Home in the early evening with crepuscular lighting effects on Ben Hiant. After a four hour ride in the trailer we thought it best to let him settle down for the night in the trailer with a bucket of water and some leafy hay. Tomorrow we'll give him a couple of wether lambs as company until he starts work.

Saturday 12 October 2013

Humble designs Day 3 : Sheep house finished!

A sheep house with proportions of a Palladian villa and possibly the Aegean behind
I'm a bit late with this, its now Friday, day 4 , but I had to visit the dentist an all day, 120 mile round trip to Fort William. "Its a solid wee shed", I've been told, 12m x 6m with enough space for at least 20 ewes, storage of hay and straw and a bit over.  The ventilation should be fine too with two open bays and a volume of 250 cu m. All that's left to do is to put a couple of 10' steel gates on the open bays and to make up the floor level.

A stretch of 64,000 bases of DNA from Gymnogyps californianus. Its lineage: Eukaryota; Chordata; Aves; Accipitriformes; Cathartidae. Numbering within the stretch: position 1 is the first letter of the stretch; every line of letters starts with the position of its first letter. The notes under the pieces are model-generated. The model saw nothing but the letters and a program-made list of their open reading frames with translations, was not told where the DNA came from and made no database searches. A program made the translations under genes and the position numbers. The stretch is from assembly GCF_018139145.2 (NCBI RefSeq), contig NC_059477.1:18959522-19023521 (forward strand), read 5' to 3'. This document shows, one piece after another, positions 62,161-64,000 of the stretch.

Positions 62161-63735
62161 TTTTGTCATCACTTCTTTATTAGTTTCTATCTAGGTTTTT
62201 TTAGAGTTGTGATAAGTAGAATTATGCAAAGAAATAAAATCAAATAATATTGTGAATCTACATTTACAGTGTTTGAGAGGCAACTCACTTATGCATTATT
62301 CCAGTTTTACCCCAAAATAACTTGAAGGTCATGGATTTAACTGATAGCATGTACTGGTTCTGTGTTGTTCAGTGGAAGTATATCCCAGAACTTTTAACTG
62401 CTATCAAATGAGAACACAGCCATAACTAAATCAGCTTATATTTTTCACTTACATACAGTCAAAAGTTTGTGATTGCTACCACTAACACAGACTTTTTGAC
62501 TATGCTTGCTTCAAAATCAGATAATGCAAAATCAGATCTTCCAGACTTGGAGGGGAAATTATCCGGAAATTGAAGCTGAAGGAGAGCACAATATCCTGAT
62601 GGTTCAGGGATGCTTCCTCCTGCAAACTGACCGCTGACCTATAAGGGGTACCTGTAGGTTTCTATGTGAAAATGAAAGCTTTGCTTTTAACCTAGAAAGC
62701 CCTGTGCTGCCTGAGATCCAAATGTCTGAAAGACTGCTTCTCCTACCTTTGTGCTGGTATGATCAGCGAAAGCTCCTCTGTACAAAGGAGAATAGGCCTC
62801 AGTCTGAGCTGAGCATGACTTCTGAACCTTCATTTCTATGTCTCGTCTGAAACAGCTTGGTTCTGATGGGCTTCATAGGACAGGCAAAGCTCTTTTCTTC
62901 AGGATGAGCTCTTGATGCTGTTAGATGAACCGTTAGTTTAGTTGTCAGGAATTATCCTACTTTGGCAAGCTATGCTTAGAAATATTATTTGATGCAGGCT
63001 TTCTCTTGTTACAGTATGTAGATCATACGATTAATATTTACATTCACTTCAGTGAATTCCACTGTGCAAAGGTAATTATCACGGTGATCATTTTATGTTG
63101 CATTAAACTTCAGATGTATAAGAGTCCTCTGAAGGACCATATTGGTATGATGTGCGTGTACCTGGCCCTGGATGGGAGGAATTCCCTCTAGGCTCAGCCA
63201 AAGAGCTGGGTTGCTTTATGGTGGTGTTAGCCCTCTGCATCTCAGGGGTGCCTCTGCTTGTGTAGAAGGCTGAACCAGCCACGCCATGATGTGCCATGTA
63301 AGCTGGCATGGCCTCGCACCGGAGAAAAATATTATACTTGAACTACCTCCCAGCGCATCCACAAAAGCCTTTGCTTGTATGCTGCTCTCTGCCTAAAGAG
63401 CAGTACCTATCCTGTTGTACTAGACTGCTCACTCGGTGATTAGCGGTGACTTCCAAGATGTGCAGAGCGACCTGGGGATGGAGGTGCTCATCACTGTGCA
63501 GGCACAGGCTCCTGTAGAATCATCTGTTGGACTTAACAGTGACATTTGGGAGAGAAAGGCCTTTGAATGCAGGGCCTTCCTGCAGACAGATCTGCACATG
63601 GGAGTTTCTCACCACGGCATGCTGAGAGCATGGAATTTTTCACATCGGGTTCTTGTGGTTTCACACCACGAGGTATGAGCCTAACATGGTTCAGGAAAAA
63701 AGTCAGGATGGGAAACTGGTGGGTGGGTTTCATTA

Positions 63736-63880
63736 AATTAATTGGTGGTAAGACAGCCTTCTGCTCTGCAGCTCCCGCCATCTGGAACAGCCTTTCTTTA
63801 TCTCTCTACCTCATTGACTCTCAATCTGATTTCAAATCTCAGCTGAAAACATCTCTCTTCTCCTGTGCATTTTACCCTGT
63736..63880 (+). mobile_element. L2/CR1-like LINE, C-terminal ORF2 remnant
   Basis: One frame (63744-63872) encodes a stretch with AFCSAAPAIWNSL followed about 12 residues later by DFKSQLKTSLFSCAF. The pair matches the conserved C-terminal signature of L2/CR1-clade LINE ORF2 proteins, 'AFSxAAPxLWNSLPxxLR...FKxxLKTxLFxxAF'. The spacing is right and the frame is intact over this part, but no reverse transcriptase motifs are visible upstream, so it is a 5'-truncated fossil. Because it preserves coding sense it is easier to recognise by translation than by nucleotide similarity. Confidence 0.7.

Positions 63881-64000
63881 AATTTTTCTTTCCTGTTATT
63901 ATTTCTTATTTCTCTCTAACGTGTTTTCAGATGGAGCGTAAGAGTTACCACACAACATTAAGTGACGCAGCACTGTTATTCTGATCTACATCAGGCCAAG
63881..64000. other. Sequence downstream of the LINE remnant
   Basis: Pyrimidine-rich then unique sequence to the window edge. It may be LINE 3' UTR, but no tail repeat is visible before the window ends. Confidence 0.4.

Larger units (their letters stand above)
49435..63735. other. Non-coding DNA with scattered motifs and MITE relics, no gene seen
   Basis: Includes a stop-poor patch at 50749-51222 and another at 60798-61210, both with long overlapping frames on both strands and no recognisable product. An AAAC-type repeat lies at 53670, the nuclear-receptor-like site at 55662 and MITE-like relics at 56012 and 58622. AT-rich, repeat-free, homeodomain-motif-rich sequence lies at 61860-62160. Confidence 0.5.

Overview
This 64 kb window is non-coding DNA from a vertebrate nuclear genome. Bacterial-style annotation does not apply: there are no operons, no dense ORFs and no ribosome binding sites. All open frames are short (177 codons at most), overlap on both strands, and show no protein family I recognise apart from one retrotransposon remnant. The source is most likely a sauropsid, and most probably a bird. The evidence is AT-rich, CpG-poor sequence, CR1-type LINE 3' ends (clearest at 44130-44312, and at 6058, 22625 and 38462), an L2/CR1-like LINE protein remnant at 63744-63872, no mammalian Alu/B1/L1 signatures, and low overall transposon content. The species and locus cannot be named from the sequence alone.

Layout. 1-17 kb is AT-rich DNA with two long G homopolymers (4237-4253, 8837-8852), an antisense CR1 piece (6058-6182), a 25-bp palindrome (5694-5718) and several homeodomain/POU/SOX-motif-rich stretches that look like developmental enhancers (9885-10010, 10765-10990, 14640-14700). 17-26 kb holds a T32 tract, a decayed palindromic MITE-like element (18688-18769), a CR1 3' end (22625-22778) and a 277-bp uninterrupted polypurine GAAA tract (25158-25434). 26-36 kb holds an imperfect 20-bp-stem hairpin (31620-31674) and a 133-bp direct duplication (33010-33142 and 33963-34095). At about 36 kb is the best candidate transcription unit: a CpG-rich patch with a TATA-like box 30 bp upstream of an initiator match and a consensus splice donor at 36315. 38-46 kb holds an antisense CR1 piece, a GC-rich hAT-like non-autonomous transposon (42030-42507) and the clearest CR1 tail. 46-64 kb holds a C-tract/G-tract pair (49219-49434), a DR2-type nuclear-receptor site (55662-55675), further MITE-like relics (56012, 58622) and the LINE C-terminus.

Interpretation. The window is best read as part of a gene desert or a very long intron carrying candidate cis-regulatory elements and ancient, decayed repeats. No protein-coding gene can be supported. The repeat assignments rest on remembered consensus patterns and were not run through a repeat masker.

Friday 11 October 2013

Humble designs Day 2 : The sheep house roof goes on

This is all happening remarkably quickly. Today , Wednesday, the framework was competed and most the roof sheets went on. They've obviously done it before and they don't hang about. Should be finished by Friday evening.

Tuesday 8 October 2013

Humble designs : The sheep house goes up

Of the 175 posts that I've done by far the most viewed is on the renovation of the old byre. So here is the next and last of our, "Humble Designs"..... the new sheep house.

Its day 1 and its going up quickly Jim and his team had all four corner posts in place within an hour of arriving. Must have been the good post hole digging! They are well equipped with the ultimate builder's toy. Their Unimog crane  handles the 4m poles easily, it has its own generator for power tool operation and of course its highly mobile and maneuverable.